Meredith faculty pianist and UNCG DMA candidate Karen Allred gave her annual recital, which was at the same time a trial run for her graduate degree recital, on October 20 in the college’s Carswell Hall. It was a well planned presentation and the artist provided interesting and appropriate written notes on a sheet accompanying the printed program, notes that were both informative and explanatory for the uninitiated as well as the connoisseur, simply written and concise.

She opened with two sonatas by Domenico Scarlatti, the first in E, K.350, one of the more famous ones, and the second in C, K.513, which incorporates an Italian folk or shepherd tune. The same tune is incorporated in the work that followed, Hector Berlioz’ “Rustic Serenade” from 1845. The three made for a nice set and were played uninterrupted even by applause because Allred adroitly controlled that aspect of the recital by maintaining her hands poised above the keyboard during the pauses between the works. She played a Steinway on loan from Hopper Piano, which had provided the instruments for the conference of the NC Music Teachers Association that was held on the campus the preceding weekend. It was a nice sounding instrument, and Allred used it suitably for the different styles of the works presented. Her touch was appropriately light for the Scarlatti and lushly Romantic for the Berlioz.

This set was followed by Ludwig van Beethoven’s Sonata in A, Op. 101, dating from 1816, a three-decade step backwards in time, which formed the pivotal centerpiece of the evening. Allred’s rendition was superb, demonstrating both solid technique and fine musicality. One of her colleagues, whom I have reviewed in these pages, expressed his admiration for her playing of Beethoven, and this was indeed an admirable performance. Applause was appropriately enthusiastic.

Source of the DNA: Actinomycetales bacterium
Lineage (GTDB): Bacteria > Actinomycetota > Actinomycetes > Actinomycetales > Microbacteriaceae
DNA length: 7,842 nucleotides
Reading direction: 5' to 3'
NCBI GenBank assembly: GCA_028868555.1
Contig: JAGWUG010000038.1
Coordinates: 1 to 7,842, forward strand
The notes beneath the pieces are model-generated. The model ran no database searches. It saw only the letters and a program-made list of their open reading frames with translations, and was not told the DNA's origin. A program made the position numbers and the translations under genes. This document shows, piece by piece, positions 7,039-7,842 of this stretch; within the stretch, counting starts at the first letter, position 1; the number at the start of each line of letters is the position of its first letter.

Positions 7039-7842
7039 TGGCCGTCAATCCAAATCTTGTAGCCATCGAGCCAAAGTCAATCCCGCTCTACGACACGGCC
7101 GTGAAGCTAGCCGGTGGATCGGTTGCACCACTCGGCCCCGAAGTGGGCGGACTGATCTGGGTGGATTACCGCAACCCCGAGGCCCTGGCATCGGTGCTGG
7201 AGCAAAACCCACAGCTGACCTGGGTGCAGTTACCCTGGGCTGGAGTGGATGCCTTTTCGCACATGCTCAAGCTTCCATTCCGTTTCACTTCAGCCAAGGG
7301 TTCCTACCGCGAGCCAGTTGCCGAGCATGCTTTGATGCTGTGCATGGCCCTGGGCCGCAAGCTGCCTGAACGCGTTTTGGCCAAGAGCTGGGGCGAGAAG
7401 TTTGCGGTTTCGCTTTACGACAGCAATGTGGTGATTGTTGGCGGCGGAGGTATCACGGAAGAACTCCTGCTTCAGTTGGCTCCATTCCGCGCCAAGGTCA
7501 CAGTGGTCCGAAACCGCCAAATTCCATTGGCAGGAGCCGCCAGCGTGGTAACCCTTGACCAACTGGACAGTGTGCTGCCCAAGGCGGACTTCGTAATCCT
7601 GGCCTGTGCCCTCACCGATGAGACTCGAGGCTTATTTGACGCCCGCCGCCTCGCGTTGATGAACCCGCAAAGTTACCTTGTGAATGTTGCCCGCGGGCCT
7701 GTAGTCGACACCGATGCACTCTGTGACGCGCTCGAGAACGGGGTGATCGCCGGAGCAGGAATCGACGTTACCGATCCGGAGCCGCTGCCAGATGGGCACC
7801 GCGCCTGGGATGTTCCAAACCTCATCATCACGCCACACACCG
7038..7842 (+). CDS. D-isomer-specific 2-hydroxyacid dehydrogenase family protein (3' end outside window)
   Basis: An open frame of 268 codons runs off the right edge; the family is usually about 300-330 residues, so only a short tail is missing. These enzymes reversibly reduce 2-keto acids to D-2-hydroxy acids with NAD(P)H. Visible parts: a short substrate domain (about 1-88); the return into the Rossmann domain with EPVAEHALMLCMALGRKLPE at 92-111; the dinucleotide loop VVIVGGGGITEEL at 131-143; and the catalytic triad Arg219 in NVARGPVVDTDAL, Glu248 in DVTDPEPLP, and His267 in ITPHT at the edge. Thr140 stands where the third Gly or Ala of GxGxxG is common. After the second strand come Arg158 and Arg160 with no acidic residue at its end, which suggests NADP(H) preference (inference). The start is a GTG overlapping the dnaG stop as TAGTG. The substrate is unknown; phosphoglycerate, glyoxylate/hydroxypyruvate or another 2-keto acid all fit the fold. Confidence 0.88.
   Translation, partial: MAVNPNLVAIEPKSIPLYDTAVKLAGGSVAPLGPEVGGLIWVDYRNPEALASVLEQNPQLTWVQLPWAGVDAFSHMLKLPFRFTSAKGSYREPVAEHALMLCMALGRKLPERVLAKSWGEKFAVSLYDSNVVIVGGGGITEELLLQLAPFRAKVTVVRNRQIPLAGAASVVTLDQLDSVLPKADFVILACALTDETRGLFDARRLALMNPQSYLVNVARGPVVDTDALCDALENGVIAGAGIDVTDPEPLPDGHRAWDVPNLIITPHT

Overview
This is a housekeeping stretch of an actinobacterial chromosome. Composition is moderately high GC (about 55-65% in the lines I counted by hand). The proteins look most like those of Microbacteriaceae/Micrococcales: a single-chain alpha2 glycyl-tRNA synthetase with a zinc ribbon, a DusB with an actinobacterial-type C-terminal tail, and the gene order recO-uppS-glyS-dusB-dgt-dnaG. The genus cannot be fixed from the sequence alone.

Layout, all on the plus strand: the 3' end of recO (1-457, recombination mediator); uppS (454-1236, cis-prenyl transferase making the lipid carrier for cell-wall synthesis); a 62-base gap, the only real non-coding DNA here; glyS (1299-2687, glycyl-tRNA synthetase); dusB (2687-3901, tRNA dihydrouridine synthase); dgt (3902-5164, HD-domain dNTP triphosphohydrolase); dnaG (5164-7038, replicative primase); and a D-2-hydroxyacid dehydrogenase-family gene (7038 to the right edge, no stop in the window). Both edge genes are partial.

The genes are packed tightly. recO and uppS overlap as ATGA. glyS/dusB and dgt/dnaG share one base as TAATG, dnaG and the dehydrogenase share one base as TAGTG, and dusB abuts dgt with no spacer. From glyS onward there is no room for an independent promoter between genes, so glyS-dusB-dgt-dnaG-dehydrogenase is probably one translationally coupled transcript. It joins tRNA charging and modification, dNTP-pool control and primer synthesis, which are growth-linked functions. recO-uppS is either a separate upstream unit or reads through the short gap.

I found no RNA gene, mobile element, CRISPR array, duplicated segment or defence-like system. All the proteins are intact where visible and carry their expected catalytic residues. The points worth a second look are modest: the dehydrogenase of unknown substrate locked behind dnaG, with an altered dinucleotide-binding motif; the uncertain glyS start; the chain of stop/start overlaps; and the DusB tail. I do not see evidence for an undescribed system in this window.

Allred followed this with a set of four works by Franz Liszt, the first two transcriptions or uses of themes of Hector Berlioz: “L’idée fixe,” S.395, from 1833, an Andante amoroso, using a theme from the Symphonie fantastique ; and “Danse des sylphes,” S.475, 1860-ish, with the melody from that movement of La Damnation de Faust. Berlioz is the composer on whom she has focused her musicological interest, although he wrote only three works for keyboard instruments. Indeed, the “Rustic Serenade” was written not for piano, but for “orgue-mélodium.” Next up was “Au bord d’une source,” S.160 (1855), from the Years of Pilgrimage , First Year , Switzerland . The Étude transcendante No. 10 in f, S.139, from 1851 brought the evening to a bravura close. As with the opening set, Allred controlled the audience’s applause, thus establishing an ambiance, creating an enclosed Lisztian musical world that she took us into. This was most effective and served to set the quality of her playing apart from the ordinary as well.

An interesting tidbit from the program notes: the Liszt “Danse des sylphes” has been out of print since 1889. A librarian in the Library of Congress supplied Allred with a photocopy of the score. It is well worth hearing.

An acquaintance also in the audience, a music lover who has written some reviews in his day, commented to Allred in the receiving line that this was the best recital he had heard in Raleigh in 25 years. The audience was way too sparse for a performance of this quality, and there was an ineptly scheduled conflicting choral performance in the college’s Jones Chapel that drew some of its music department listeners away.